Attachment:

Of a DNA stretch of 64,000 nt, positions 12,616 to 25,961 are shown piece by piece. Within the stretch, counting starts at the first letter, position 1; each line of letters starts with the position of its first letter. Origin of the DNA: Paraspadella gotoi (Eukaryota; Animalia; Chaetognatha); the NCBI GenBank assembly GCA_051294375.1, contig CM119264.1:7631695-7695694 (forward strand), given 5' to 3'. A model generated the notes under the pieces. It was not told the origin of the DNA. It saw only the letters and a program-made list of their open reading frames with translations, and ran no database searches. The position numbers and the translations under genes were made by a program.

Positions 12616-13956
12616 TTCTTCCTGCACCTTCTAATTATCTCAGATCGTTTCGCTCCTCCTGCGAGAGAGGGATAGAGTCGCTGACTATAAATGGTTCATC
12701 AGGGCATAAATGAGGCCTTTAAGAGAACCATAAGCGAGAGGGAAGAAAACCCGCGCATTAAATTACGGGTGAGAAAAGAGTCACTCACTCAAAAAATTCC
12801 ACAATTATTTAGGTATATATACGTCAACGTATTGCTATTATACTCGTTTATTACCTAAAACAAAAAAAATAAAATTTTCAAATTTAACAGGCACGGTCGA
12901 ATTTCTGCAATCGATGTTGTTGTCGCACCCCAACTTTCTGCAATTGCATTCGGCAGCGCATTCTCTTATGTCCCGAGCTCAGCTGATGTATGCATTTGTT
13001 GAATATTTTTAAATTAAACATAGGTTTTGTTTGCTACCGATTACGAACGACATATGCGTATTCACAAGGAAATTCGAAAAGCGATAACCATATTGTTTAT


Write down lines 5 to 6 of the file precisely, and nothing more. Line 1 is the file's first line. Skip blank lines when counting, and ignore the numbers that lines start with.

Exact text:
12801 ACAATTATTTAGGTATATATACGTCAACGTATTGCTATTATACTCGTTTATTACCTAAAACAAAAAAAATAAAATTTTCAAATTTAACAGGCACGGTCGA
12901 ATTTCTGCAATCGATGTTGTTGTCGCACCCCAACTTTCTGCAATTGCATTCGGCAGCGCATTCTCTTATGTCCCGAGCTCAGCTGATGTATGCATTTGTT